Genie's pop culture references--Oh God come on....A good explanation is that the Genie knows the past but cannot predict the future. Genie acted pretty surprised when Aladdin wished him out, thus, Genie probably cannot predict the future, unless of course the owner wishes for it.
Genie functioning as the voice of reason--this adds more complication, and puts the burden on Aladdin to ultimately decide. This is not something for the Genie to decide, it isa choice reserved for Aladdin.

The ending of Lion King--dangit, I was worried you'd mention the beginning. I have to concede this point, because The Lion King's beginning is simply too darn of a masterpiece. Therefore if the rest of arguments tied, then you win the debate. :/

5. Light/dark meaning good/evil: exactly, Jafar is dark and Aladdin is light. Besides, this point is irrelevant to the debate. I only answered it for fun. As for the opening song changed, I'm glad it changed, but again it's not relevant to the debate.

6. Timon and Pumbaa saving Simba's life--and they also ruined and wasted a few years of it.

Finally, the artistic goals--I have explained Aladdin's transformation and showing that honesty is truly important. As for The Lion King, Simba really grows into a strange lion. He was persuaded only by his father, and his father was being super ambiguous and never telling him that Scar killed him. I mean, couldn't have there been at least one point in these years where Simba was alone so that his father could tell him the important information?
There's also another plot hole. After Mufasa dies, Scar tells the story that both Mufasa and Simba died in the stampede, but Simba appears alive and well later. Does not one lion remember that the two stories completely go against each other? Do they have terrible memory or something else? In addition, if this worked with logic, the real conversation would work like this:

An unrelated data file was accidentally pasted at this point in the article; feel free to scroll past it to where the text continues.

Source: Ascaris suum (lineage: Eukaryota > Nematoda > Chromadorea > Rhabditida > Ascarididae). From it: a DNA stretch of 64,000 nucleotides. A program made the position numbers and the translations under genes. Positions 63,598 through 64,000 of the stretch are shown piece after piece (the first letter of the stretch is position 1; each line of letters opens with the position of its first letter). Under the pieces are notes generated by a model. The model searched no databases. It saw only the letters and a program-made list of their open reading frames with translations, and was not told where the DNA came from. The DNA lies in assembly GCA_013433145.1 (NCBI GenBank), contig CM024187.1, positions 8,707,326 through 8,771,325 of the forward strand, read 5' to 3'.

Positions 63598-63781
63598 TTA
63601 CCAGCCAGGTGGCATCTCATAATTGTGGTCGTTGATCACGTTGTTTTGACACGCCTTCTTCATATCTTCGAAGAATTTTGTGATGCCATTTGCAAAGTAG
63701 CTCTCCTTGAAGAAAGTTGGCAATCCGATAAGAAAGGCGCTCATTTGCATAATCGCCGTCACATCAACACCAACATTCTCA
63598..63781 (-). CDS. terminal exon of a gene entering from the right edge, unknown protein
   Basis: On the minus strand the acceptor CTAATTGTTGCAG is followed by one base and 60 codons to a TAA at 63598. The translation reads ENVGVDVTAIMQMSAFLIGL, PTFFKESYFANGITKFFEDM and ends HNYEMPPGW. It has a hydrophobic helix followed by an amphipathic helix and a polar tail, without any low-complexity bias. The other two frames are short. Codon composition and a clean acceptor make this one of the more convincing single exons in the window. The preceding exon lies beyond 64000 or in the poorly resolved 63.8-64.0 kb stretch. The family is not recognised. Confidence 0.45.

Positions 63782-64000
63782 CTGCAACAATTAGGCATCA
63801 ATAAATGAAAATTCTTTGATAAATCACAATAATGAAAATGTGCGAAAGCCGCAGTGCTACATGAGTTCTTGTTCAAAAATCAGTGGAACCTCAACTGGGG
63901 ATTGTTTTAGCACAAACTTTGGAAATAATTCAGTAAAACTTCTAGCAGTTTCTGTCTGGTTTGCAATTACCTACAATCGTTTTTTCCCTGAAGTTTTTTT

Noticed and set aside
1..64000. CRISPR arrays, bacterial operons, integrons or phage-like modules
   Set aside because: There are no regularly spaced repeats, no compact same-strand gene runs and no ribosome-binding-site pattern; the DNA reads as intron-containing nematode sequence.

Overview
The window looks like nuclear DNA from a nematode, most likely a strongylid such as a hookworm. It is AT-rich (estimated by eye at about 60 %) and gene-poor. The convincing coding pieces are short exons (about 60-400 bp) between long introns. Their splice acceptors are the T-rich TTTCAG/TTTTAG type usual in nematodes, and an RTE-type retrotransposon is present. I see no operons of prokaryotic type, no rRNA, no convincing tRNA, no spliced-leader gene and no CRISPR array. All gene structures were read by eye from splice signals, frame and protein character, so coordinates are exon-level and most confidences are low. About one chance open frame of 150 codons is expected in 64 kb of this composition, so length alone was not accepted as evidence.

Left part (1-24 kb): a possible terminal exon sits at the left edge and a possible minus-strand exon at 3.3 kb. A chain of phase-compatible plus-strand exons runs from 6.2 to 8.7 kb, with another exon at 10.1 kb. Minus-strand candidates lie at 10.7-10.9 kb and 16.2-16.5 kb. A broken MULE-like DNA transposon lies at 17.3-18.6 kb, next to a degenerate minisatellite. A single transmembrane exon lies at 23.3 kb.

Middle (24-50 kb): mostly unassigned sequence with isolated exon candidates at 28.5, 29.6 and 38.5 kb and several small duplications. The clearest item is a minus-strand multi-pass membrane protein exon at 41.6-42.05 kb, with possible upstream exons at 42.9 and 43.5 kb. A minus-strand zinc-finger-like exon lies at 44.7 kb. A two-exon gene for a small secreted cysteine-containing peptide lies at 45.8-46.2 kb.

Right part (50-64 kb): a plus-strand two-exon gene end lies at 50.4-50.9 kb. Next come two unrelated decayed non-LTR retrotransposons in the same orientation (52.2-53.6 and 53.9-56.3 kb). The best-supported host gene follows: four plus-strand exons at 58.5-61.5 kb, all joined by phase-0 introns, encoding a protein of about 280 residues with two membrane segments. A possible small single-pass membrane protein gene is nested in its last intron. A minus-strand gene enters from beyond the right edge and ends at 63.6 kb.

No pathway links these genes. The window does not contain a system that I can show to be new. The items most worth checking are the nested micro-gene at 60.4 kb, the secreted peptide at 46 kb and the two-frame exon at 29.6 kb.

"Simba, admit you're the reason of your father's death!"
"Wait didn't you say the stampede was the reason of Mufasa's death?"
"Yes, but Simba was there during the stampede"
"How do you know he was there? Why was he there in the first place?"
"Uhhhhh....I told him to play and he went to that rock."
"No...You told me to practice my roaring!!"
"Uhhhhhhh....what non-sense. This child is crazy."
"THAT's non-sense. GET HIM!!!!"

Plot holes make people wonder what happened in the movie and go away from the movie, making the movie bad. Thus, such plot holes ruin a movie like The Lion King, where logic is very important to display the morals and whether or not Simba really needed to go through so much pain.
Finally, the monkey does not necessarily help. He is a useless character in reality. You could skip his part and go to Simba seeing his father in the clouds, and it would still make sense.

You may have convinced the voters/judges, but you have not convinced me. However, I did get a new perspective at my 2cd favorite movie as well as The Lion King. I believe I have shown enough evidence that Aladdin's moral was thoroughly displayed, while The Lion King has many plot holes that deviate from the movie and make certain parts unbelievable or completely mess them up.
This was a tough, tough debate, but a good debate nevertheless.


First I will give an overview of why I have won this debate, and then I will briefly address some of Pro’s R4 arguments.

Why I have won:

In this debate, both sides have made a lot of arguments about diverse aspects of the Aladdin and The Lion King. What the judges need is some way to compare all these arguments and determine which are the most important. For this we can look to the Framework I provided in R1- we should decide which movie is superior based on which movie better achieved its artistic goals. The standard of evaluating the Resolution was never disputed by Pro.